Posted by winnie August 5, 09 05:29 PM
  1. Hi Lylah, I can weigh in on a family experience with skipping a grade. My brother was young for his class (October birthday with a December cutoff) and still skipped first grade. He flew through school with perfect grades and SAT scores - and actually the opposite was true for him with regards to a his social progress. He had the worst trouble when he was a child with bullies and teachers that truly resented his intelligence, and he didn't adjust socially until high school (an all-boys Catholic high school, if that matters to anyone). At that time he was able to completely spread his wings and find people whose interests and talents matched his own - science clubs, chess team, math competitions as well as competitive swimming. Does he sound like a complete nerd? Well, he was and still is, but come high school he had loads of friends and still does. His social life blossomed at that time and has never slowed down. There were always a thousand girls calling the house for him and he always had a girlfriend. I still have to schedule a lunch with him a month in advance, ha ha! The reason? His completely magnetic personality, dynamic sense of humor, and compelling way with words.

    Me, on the other hand? I have the magic February birthday and did very well in school all the way through...but I'd say I was the one who suffered socially when I got older. I'm just not as charismatic as my big brother.
    It's all in the personality of the individual. There isn't a cure-all statement on either side of the issue.

    Posted by RH August 5, 09 05:43 PM
  1. Decisions regarding starting kindergarten should be based on the individual child and family circumstances.

    It is foolish to compare my academic experience starting school 32 years ago with schooling my children face. The academics now are far more rigorous and the demands on even the youngest are significant. Kindergarten is no longer about socialization. This would argue in favor of waiting the extra year before starting school.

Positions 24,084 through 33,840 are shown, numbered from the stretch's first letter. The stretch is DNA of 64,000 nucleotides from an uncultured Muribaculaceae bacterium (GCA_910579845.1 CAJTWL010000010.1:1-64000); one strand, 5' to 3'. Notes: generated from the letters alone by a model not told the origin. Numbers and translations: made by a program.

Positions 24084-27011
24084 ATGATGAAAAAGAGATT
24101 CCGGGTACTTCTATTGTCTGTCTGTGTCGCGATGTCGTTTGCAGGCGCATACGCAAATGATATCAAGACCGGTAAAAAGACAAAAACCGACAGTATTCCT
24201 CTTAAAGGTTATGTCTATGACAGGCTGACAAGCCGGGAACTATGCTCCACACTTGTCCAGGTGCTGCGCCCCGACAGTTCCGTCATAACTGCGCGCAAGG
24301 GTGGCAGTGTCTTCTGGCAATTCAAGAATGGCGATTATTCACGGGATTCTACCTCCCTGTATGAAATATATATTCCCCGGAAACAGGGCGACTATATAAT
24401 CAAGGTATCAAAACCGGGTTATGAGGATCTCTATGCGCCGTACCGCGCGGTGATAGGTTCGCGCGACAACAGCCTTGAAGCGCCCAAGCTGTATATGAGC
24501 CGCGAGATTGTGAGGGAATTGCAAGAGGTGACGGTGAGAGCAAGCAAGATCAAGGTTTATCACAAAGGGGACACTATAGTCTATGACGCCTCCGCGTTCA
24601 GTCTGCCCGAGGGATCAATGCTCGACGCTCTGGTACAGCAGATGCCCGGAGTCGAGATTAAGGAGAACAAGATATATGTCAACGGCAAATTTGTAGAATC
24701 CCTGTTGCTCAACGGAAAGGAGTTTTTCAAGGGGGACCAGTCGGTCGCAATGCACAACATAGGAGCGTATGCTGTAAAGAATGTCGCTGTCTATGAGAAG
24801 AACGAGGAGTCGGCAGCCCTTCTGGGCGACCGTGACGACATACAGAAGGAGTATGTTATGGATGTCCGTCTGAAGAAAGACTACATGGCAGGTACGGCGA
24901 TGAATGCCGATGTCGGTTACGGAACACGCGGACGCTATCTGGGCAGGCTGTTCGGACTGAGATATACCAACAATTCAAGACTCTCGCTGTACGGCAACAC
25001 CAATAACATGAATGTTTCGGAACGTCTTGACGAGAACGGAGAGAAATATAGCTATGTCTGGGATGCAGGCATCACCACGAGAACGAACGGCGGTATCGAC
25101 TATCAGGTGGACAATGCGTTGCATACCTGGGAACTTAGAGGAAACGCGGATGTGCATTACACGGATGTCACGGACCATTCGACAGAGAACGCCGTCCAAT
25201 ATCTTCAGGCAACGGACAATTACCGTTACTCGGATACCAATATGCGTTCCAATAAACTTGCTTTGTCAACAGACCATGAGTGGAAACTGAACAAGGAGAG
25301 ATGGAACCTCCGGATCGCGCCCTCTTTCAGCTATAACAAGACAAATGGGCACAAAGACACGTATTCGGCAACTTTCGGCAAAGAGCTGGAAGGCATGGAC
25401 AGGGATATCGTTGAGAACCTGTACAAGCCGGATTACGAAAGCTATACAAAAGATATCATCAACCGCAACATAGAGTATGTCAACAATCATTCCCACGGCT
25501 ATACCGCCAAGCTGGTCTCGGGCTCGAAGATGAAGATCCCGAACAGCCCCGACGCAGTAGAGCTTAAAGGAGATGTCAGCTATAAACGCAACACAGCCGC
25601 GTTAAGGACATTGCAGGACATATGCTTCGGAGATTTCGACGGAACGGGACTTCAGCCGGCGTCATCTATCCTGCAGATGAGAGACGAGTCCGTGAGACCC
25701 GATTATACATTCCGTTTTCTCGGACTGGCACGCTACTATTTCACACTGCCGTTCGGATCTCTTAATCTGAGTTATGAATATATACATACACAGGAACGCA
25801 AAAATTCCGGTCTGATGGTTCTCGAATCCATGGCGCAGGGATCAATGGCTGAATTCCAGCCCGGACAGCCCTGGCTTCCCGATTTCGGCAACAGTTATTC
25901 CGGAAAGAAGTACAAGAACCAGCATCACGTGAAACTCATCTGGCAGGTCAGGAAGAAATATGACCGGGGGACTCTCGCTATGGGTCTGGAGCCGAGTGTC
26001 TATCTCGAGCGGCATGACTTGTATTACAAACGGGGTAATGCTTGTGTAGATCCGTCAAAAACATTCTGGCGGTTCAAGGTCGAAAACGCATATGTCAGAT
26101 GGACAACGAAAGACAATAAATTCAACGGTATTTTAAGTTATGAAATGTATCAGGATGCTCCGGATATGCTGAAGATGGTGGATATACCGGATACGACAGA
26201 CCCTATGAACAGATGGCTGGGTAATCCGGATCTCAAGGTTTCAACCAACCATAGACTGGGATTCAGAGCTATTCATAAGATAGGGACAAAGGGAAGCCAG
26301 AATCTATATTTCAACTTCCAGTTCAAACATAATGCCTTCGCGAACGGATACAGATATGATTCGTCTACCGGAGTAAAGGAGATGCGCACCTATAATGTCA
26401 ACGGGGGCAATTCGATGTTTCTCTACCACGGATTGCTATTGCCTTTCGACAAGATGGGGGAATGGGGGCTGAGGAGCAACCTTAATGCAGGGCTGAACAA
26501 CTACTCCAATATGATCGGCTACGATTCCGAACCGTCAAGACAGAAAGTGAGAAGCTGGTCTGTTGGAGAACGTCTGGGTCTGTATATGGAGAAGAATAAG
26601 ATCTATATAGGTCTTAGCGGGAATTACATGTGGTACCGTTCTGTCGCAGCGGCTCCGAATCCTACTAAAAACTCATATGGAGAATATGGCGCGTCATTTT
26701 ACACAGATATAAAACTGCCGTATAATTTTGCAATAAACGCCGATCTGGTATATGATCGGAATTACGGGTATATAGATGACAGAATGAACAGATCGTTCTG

The counterpoint to this is the very real demands on the modern family. Many families must have two incomes to get by now. Kindergarten represents the first respite from the ever present problem of child care. Many children will start kindergarten on the young side, by necessity.

    Perhaps this debate should focus on meeting the needs of the children who attend kindergarten regardless of age and maturity. In other words the younger children should be given space and time to mature. The older children should be challenged by enrichment activities and perhaps mentoring their younger classmates. Ideally, we shouldn't be arguing about who is wrong and right in this debate. Rather this debate should be about getting all the children to the same place academically and socially by 3rd grade, when academics ramp up and kids take their first MCAS.

    For the record my kids started on time and lagged behind the first year or two. My fourth grader just had an outstanding report card (all A's and 1 B). When asked what my goal was for my children by their school, my response was that finish kindergarten loving school. One of my kids loves school and the other one, not so much. We can't control everything, we can only try to make a good decision and hope it is the right one.

    Posted by TLK August 5, 09 06:27 PM
  1. This blog takes too long to post comments, which harms the chances of real dialogue. I see comments here that were not here yesterday at 5 pm that were actually posted around noon. I encourage the bloggers to find a way to post comments more quickly. This is not just a problem on this blog but on all the boston.com blogs.

    Posted by blogarella August 6, 09 08:42 AM
  1. Hi Blogarella - Under our current system blog system, all comments must be approved before being published, but we are considering changing the system so that comments go live automatically. Thanks for your comment!


    Posted by Angela Nelson, Boston.com Staff August 6, 09 01:17 PM
  1. TY for that great article. I enjoy that blog very much.

    Posted by best anti aging moisturizer August 10, 09 07:47 PM
  1. I, my sister and my brother all started Kindergarten at age 4, we were all among the youngest of our class especially myself because my birthday was even later in the year than theirs, howver, we were just as mature, just as smart and passed all the same classes with honors as our much older peers. The decision on whether a child is ready to start school, is different for each child. It is the choice of the parent. Success rate of a child in school is not as much how old the child is as how well the child is made responsible for their actions. No matter their age if they are tought the importance of homework and study time they will be just fine.

    Posted by Ashley August 23, 09 08:01 PM